Fig. 1
figure1

Peptide mass fingerprint of undescended testes in the abdominal cavity (UDT) and descended testes in cryptorchid pigs (DT) in unilateral cryptorchid pigs at the ages of 1–2, 6, 15 and 20 weeks (wk), and in normal testes of healthy pigs (NT) at the ages of 1–2 and 12 weeks. * indicates unique mass spectra peaks in each group

Fig. 2
figure2

Three-dimensional principal component analysis scatterplot of undescended testes in the abdominal cavity (UDT) and descended testes in cryptorchid pigs (DT) in unilateral cryptorchid pigs at the ages of 1–2, 6, 15 and 20 weeks (wk), and in normal testes of healthy pigs (NT) at the ages of 1–2 and 12 weeks

GeLC-MS/MS results

From GeLC-MS/MS, a total of 4135 proteins were identified. Two hundred and thirty-two proteins were classified according to their molecular functions, using the PANTHER classification system (Fig. 3). The most common function was the binding of, or interaction with, molecules, whereas catalytic activity was ranked second. The relative expression levels of divergent proteins in UDTs, DTs and NTs at different ages are shown as log2 intensities in Supplementary Table S1 [12]. Groups of proteins differentially expressed in UDTs, DTs and NTs at different ages were revealed. Some proteins were shown to be expressed in UDTs at 1–2 weeks of age, such as tumor-associated calcium signal transducer 2, DNA repair protein complementing XP-A cells, breast and ovarian cancer susceptibility 1, sodium-driven chloride bicarbonate exchanger, vomeronasal type-2 receptor 26, 40S ribosomal protein S4-like, ankycorbin isoform X1, regucalcin-like, T-complex protein 1 subunit eta and calcium homeostasis endoplasmic reticulum protein. Tumor necrosis factor receptor superfamily member 18 (TNFRSF18) appeared in DTs at 1–2 and 6 weeks and in UDTs at 15 and 20 weeks of age (Supplementary Tables S1 and S2). This protein was shown to be associated with several apoptotic proteins, using the STITCH database (Fig. 4).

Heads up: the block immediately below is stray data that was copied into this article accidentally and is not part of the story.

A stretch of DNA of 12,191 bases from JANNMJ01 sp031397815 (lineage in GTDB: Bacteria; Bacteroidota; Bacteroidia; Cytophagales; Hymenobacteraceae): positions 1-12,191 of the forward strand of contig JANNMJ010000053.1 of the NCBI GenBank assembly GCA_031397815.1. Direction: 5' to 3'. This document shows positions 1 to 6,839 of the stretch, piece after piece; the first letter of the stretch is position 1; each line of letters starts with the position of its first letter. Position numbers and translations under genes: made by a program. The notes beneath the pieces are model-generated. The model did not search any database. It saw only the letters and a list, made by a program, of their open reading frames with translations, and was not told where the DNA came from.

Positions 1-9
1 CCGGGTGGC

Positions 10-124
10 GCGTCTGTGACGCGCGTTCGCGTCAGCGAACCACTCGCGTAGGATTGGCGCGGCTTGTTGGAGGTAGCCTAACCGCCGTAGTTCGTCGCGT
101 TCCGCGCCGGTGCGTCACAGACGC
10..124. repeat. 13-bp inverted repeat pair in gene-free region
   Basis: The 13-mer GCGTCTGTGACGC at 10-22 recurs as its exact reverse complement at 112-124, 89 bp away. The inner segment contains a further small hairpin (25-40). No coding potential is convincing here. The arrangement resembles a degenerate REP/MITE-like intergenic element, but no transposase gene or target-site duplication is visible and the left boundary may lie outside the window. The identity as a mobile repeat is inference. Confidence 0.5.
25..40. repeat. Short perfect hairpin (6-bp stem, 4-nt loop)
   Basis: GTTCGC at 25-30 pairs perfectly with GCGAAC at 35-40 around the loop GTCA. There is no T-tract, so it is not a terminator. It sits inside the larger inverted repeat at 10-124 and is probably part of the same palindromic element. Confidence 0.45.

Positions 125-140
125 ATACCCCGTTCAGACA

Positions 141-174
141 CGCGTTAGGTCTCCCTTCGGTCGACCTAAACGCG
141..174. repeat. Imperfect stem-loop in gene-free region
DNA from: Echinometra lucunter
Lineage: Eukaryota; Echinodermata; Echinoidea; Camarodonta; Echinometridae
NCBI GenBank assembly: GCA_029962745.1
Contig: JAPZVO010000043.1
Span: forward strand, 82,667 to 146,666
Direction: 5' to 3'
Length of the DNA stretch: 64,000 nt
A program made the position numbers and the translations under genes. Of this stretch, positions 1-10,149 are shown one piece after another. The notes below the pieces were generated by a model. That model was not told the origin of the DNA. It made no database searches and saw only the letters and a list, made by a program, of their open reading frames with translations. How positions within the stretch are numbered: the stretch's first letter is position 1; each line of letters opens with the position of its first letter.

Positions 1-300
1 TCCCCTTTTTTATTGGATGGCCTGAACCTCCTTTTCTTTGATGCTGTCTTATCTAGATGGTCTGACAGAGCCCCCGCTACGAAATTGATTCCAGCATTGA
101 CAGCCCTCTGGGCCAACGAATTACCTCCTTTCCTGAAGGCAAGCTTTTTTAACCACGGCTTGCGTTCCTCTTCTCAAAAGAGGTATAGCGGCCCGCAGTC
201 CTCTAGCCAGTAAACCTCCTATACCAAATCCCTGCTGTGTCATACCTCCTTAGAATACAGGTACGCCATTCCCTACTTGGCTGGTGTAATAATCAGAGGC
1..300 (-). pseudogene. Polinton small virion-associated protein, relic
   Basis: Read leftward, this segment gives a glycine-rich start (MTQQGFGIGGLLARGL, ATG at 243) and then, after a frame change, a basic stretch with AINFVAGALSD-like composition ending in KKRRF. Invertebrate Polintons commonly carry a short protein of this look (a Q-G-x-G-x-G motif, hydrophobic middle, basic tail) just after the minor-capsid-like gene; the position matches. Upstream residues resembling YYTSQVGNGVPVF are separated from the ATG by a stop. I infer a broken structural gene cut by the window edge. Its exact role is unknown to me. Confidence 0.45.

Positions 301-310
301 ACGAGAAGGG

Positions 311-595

Fig. 3
figure3